MCCORQUODALE v. STATE OF TEXAS(1908)
Messrs. Sam Streetman, Thomas H. Ball, and Andrews, Ball, & Streetman for plaintiff in error.
Messrs. R. V. Davidson and Felix J. McCord for defendant in error. [211 U.S. 432, 433]
Mr. Justice McKenna delivered the opinion of the court:
Plaintiff in error, on March 10, 1905, was indicted by the grand jury of the district court of Brazos county, Texas, for the murder of one Henry Spell. He was brought to trial and convicted of murder in the first degree, the jury fixing his punishment at imprisonment for life in the penitentiary.
The judgment, after stating the number and title of the case, the arraignment of the defendant (plaintiff in error), his plea, the impaneling of the jury, the trial of the case, the presence of the defendant throughout all of the proceedings, the retirement of the jury to consider of their verdict, recites that the jury 'afterwards, on April 1st, were brought into open court by the proper officers, the defendant and his counsel being present, and in due form of law returned in open court the following verdict:
J. H. White, Foreman."
The following is the sentence:
The judgment was affirmed by the court of criminal appeals. 98 S. W. 879. A motion for rehearing was made by plaintiff in error and denied. Subsequently a motion was made by the state as follows:
That since which time it has been discovered, and this court's attention is now called to the fact, that the transcript does not contain a complete judgment against appellant, though the sentence is contained in the transcript:
The motion to transfer was granted. The defendant, by his counsel, excepted, and opposed the state's motion to reform and affirm the judgment, on the following grounds: (1) The motion was not disposed of at the term at which it was filed; (2) It was not such a motion as is contemplated by law, is not [211 U.S. 432, 435] a motion for rehearing, nor a motion for the court to correct its own judgment, but it is a motion to enter an original judgment, which the lower court alone has the power to do at the proper time, and that the court of criminal appeals has no power to so do. The latter ground was repeated in many ways, and it was alleged, with much repetition, that the court had no jurisdiction to grant the motion of the state, and it was prayed that the motion be denied in so far as it sought to have a judgment entered, or supplied, or to supply the want of the property judgment in the court below, and in so far as it sought to have the court criminal appeals make any other order than to issue its mandate in accordance with its opinion theretofore rendered.
The court granted the motion of the state, holding that the judgment was in the ordinary form and complete, so far as it went, but that it did not comply with certain requirements of the Code of Criminal Procedure of the state, in that it did not declare, as provided in subdivisions 9 and 10 of art. 831, that it was considered by the court that the defendant be adjudged guilty of the offense as found by the jury, and that the defendant be punished as determined by the jury. The court further held that it had the power to reform and correct the judgment so as to bring it into accordance with the provisions of the Code of Criminal Procedure. The court, after reciting the proceedings and reviewing prior cases, concluded its opinion as follows:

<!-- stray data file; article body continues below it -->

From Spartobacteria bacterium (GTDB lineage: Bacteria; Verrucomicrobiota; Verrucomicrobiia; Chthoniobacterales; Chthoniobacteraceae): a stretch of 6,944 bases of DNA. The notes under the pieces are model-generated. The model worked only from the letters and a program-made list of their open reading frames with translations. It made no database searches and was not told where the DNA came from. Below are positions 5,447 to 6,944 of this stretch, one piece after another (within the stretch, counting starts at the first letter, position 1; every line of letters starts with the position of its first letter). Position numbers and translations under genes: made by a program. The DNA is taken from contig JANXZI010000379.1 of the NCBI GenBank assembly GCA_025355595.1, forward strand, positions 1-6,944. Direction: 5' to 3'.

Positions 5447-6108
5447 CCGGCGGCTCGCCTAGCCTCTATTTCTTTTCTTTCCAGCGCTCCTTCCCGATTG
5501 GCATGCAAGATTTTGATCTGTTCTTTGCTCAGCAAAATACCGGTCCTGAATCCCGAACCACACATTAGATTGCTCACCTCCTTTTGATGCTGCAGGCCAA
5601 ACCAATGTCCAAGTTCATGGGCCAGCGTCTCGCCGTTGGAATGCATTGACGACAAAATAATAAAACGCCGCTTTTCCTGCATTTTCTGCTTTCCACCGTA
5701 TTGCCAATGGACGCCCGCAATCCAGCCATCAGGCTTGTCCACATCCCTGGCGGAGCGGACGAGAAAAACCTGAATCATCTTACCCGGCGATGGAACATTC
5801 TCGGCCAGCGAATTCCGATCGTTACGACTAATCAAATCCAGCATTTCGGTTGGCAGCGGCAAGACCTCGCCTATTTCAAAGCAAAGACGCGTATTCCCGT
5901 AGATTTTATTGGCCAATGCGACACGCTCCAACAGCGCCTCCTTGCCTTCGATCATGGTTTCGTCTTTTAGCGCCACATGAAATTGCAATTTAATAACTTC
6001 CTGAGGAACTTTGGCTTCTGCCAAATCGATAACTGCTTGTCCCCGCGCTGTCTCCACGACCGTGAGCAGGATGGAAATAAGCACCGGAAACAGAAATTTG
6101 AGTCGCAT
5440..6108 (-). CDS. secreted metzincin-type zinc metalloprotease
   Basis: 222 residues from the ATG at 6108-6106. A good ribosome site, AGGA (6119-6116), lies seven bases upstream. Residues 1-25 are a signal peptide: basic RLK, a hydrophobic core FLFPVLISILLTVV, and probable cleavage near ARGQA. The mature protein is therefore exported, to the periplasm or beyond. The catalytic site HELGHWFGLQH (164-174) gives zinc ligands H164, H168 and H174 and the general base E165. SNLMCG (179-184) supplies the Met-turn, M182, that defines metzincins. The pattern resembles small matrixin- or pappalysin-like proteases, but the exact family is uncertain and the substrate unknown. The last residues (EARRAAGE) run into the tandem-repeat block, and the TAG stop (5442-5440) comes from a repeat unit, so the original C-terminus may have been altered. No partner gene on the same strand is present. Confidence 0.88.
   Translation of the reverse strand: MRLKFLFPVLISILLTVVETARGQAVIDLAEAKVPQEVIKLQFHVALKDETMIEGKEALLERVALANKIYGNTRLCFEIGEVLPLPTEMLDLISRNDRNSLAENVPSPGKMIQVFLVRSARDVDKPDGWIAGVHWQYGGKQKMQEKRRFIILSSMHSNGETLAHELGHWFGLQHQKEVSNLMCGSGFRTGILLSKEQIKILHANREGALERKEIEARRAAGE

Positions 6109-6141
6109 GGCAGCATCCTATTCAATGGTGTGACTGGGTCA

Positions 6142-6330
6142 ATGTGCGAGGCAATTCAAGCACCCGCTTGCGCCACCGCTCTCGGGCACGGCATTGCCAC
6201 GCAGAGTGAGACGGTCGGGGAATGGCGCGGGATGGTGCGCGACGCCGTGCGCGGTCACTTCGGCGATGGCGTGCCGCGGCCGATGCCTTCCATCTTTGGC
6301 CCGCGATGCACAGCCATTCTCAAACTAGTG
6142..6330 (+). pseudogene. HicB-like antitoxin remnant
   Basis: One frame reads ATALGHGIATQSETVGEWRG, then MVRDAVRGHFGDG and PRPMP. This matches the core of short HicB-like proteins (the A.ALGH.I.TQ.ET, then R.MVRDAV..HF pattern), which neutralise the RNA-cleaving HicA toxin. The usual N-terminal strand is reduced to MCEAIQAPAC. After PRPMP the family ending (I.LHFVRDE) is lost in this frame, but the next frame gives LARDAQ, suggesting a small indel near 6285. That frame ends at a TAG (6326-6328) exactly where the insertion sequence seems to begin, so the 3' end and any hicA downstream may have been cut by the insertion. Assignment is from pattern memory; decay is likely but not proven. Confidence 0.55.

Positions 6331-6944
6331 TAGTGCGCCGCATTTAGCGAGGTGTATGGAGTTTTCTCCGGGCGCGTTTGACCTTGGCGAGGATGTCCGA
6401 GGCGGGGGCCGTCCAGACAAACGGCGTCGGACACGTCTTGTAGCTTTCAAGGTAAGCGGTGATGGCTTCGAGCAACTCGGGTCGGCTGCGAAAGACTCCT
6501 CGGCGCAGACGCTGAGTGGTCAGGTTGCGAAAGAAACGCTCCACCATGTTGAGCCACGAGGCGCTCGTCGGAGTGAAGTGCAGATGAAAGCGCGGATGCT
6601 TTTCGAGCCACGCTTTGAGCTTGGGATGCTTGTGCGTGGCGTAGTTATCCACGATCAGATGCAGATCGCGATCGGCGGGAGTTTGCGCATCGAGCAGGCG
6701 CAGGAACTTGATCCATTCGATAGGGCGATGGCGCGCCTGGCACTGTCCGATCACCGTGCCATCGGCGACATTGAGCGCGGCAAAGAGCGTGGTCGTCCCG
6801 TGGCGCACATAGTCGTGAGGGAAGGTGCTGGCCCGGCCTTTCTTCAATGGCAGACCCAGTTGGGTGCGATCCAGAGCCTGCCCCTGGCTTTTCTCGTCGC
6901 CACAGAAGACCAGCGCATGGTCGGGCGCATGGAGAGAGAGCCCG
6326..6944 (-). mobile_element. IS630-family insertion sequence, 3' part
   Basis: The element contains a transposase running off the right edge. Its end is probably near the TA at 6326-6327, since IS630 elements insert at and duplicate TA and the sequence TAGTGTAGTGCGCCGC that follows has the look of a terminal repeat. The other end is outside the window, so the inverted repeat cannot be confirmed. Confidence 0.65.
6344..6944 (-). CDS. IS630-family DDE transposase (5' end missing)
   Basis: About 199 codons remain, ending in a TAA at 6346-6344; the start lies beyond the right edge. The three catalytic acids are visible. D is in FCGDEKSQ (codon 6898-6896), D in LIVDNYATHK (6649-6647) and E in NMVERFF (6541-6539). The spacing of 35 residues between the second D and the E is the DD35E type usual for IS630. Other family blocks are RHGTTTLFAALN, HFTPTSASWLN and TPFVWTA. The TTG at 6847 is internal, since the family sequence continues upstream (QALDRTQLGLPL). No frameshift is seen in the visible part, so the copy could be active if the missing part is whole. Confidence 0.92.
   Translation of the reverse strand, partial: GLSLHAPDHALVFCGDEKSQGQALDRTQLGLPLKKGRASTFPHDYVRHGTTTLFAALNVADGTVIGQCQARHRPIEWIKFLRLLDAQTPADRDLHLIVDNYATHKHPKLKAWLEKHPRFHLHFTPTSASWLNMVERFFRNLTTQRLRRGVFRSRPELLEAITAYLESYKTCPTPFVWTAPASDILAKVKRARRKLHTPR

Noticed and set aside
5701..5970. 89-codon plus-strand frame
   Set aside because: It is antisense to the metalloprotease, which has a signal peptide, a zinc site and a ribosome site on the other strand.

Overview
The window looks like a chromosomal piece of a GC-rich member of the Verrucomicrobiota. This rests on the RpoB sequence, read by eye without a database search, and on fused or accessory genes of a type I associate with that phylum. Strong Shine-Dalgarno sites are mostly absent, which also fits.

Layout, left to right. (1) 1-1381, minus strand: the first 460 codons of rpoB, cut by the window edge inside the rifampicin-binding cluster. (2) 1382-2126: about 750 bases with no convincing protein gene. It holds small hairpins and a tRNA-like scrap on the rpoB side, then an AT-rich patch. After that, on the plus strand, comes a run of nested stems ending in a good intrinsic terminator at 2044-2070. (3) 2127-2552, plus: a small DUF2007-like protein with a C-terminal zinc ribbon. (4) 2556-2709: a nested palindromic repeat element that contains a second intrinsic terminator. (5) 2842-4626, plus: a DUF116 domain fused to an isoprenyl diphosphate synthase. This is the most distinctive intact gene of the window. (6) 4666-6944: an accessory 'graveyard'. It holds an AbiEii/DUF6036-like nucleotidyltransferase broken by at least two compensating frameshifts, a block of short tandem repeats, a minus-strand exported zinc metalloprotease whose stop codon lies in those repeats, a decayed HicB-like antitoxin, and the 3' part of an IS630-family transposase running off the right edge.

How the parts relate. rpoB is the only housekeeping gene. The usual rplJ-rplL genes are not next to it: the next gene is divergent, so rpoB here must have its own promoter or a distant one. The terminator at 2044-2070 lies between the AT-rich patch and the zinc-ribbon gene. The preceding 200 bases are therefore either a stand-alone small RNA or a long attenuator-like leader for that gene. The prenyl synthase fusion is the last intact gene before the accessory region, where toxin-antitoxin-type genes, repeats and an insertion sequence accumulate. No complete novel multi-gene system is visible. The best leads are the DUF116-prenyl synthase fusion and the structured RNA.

In answer to the motion of the state, the defendant did not set up that the action invoked by the state would, if granted, contravene the 14th Amendment of the Constitution of the United States. He, however, presented a petition for, to quote from the petition, 'a rehearing upon the state's motion to 'reform and affirm," and urged as one of the grounds thereof the following:
The other grounds of the motion for rehearing were repetitions of the grounds urged in the answer to the state's motion and other grounds based on the local procedure, the basis of all being the want of jurisdiction in the court.
The order of the court on the motion for a rehearing was as follows: [211 U.S. 432, 437] 'This cause came on to be heard on appellant's motion for a rehearing, and, the same being considered by the court, said motion is overruled.'
This court has decided many times that it is too late to raise a Federal question for the first time in a petition for rehearing in the court of last resort of a state after that court has pronounced its final decision. Loeber v. Schroeder, 149 U.S. 580, 585 , 37 S. L. ed. 856, 859, 13 Sup. Ct. Rep. 934; Pim v. St. Louis, 165 U.S. 273 , 41 L. ed. 714, 17 Sup. Ct. Rep. 322. It is true that we have also decided that, if the court entertains the motion and passes on the Federal question, we will review its decision. But it must appear that the court has done so. Mallett v. North Carolina, 181 U.S. 589 , 45 L. ed. 1015, 21 Sup. Ct. Rep. 730; Leigh v. Green, 193 U.S. 79 , 48 L. ed. 623, 24 Sup. Ct. Rep. 390; Corkran Oil & Development Co. v. Arnaudet, 199 U.S. 182, 193 , 50 S. L. ed. 143, 149, 26 Sup. Ct. Rep. 41; Fullerton v. Texas, 196 U.S. 192 , 49 L. ed. 443, 25 Sup. Ct. Rep. 221; McMillen v. Ferrum Min. Co. 197 U.S. 343 , 49 L. ed. 784, 25 Sup. Ct. Rep. 533. It can hardly be said to so appear in the case at bar. The order of the court is nothing more than a denial of the motion. In other words, it expresses no more than would be implied from a simple denial of the motion.
Writ of error dismissed.